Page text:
Running Matlab Jobs on CHTC
The examples and information in this guide work best for the below cases*:
(*see the HTCondor software manual and online examples from other organizations for cases outside of those we cover on the CHTC website)
- Submission to an HTCondor System with file transfer (rather than a shared filesystem).
- Submission to an HTCondor System that is unix-based (Linux or Mac operating system, as Windows may have important differences).
To best understand the below information, users should already have an understanding of:
Like most programs, Matlab is not installed on CHTC's high throughput compute system.
One way to run Matlab where it isn't installed is to compile Matlab
files into a binary file and run the binary by using a set of files called the Matlab
runtime. In order to run Matlab in CHTC, it is therefore necessary to perform the
following steps which will be detailed in the guide below (click on the links to go
to the relevant section):
- Prepare your Matlab program
- Write a submit file that uses the compiled code and script
If your Matlab code depends on random number generation, using
a function like
randperm, please see
the section on ensuring randomness below.
1. Preparing Your Matlab Program
You can compile
.m files into a Matlab binary
yourself by requesting an interactive session on one of our build machines.
The session is essentially a job without an executable;
you are the one running the commands instead (in this case, to compile the code).
Instructions for submitting an interactive build
job are here: http://chtc.cs.wisc.edu/inter-submit.shtml. You'll need
to do Step 2 (Creating Interactive Submit Files), and the first command of Step 3
(Submitting and Working Interactively).
For Step 2, you'll need to change
reflect all the
.m files on which your program depends.
These files need to be uploaded to the submit server before you submit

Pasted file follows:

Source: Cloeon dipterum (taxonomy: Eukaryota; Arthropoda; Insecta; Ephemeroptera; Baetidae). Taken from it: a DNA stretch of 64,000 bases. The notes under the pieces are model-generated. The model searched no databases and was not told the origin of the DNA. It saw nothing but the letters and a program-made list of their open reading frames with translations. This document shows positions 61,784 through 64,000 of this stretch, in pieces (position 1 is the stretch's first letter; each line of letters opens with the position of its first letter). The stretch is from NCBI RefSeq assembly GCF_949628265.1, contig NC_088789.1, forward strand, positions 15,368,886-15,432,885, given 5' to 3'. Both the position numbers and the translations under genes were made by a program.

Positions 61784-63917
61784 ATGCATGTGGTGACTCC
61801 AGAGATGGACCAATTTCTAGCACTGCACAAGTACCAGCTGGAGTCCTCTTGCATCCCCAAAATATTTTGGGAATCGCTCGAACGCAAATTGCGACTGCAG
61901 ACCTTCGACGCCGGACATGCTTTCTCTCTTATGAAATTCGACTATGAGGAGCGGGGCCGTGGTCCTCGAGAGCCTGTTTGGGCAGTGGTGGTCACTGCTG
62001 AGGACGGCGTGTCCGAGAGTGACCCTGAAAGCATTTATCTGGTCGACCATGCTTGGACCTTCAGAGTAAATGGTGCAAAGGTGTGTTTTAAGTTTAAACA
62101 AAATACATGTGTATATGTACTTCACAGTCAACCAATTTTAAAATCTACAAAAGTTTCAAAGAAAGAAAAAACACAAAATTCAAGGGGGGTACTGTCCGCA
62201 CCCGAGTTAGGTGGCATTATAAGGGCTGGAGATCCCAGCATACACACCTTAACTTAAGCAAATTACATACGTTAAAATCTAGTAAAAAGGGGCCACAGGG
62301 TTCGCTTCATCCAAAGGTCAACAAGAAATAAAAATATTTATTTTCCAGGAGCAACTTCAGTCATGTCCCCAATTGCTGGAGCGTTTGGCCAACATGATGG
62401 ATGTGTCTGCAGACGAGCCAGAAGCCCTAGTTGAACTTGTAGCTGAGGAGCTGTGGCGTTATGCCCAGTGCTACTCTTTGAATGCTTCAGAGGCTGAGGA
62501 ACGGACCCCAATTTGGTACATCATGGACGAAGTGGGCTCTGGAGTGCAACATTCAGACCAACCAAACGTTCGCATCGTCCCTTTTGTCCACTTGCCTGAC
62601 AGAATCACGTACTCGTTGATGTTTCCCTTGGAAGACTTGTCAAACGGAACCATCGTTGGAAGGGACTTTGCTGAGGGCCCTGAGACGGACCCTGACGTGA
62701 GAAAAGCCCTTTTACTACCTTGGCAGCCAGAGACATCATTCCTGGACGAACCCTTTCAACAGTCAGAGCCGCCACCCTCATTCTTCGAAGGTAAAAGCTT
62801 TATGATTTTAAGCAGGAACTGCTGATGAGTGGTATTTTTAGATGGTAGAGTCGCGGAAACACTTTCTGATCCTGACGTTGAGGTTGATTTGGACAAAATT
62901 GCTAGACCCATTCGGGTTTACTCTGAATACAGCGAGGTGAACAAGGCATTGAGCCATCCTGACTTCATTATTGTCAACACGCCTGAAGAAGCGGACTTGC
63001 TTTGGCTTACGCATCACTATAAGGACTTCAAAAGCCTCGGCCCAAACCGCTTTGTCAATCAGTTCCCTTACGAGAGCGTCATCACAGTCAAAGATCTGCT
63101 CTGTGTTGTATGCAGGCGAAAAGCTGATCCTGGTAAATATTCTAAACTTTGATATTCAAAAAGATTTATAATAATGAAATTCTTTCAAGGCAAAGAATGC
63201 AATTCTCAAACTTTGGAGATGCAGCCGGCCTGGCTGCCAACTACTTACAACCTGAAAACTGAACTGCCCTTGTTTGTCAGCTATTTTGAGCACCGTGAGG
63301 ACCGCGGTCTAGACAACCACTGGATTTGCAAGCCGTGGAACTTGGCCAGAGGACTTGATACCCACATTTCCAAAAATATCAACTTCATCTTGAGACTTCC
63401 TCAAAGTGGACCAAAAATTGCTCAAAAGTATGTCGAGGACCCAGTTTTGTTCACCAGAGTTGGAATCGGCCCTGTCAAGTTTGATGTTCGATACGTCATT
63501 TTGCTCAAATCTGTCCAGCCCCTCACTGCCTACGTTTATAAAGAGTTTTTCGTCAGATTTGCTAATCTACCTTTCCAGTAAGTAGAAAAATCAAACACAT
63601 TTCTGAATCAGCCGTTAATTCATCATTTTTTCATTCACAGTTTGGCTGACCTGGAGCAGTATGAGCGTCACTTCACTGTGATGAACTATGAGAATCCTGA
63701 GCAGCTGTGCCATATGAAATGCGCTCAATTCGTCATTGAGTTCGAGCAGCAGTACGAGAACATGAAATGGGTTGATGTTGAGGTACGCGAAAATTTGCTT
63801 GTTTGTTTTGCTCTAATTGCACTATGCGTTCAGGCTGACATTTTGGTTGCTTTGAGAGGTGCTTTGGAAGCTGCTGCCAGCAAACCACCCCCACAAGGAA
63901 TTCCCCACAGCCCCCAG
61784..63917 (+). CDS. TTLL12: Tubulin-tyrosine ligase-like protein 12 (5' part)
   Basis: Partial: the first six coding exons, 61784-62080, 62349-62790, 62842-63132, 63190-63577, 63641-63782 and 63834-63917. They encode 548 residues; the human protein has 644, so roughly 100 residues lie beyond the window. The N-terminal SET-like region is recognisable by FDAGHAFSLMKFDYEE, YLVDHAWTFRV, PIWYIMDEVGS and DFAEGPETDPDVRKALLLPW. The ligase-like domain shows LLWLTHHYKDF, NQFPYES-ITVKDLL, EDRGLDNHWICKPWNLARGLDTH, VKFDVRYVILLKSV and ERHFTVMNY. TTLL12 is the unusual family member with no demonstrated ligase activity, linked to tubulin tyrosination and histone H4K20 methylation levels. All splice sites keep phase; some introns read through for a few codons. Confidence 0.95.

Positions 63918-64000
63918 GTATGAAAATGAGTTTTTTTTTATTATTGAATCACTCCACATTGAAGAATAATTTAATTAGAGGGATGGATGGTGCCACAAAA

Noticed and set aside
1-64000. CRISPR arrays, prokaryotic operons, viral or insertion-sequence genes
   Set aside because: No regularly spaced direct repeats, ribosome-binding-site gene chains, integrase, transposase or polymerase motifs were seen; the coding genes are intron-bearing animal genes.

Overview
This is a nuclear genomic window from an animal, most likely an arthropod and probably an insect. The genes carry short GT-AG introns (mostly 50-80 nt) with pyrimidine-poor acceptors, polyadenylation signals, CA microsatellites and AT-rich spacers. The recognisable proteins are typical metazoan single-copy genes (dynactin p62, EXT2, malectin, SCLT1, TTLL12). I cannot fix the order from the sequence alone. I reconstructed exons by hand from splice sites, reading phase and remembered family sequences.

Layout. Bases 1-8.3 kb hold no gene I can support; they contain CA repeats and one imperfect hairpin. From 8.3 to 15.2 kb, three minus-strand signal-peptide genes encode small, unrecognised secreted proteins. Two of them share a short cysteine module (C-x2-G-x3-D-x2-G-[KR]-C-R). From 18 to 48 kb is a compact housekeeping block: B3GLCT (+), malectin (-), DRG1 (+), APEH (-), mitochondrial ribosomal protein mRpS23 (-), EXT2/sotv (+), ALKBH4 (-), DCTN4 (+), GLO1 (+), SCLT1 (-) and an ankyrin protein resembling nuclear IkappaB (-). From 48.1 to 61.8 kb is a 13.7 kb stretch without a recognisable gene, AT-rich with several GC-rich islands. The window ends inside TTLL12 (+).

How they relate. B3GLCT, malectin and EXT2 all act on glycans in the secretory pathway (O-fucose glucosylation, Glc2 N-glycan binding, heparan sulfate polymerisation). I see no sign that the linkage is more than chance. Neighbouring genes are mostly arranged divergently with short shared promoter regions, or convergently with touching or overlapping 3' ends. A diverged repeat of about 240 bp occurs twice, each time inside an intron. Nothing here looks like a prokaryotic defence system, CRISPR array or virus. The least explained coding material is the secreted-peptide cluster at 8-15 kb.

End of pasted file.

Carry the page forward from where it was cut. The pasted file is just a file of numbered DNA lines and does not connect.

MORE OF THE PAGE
the interactive job for compiling.
If you have many files or directories that are part of your code,
we recommend compressing them into a tarball (
A. Compile Matlab Code
Once you've done Steps 2 and 3 of the interactive job
guide, and the interactive job has started, you can compile your code.
In this example,
foo.m represents the
name of the primary Matlab script; you should replace
with the name of your own primary script. Note that if your main
script references other
.m files, they will all be compiled
together with the main script into one binary.
Choose one of the following compile commands, based on the version of Matlab you'd like to use:
[alice@build]$ /usr/local/MATLAB/R2015b/bin/mcc -m -R -singleCompThread -R -nodisplay -R -nojvm foo.m
[alice@build]$ /usr/local/MATLAB/R2014b/bin/mcc -m -R -singleCompThread -R -nodisplay -R -nojvm foo.m
[alice@build]$ /usr/local/MATLAB/R2013b/bin/mcc -m -R -singleCompThread -R -nodisplay -R -nojvm foo.m
[alice@build]$ /usr/local/MATLAB/R2011b/bin/mcc -m -R -singleCompThread -R -nodisplay -R -nojvm foo.m
There are other options for the
mcc Matlab compiler. If you have questions about your particular code, contact a facilitator or see the Matlab documentation.
B. Modifying the Executable
mcc command should have created a script called
run_*.sh (where * is the name of your Matlab script; our
example uses the name
script will be the executable for your Matlab jobs and already has
almost all the necessary commands for running your Matlab code. You'll need
to add one line at the beginning of the
run_*.sh script that unpacks
the Matlab runtime. We'll also add some extra options to ensure Matlab
runs smoothly on any Linux system.
The command that needs to be added at the start of this script looks like this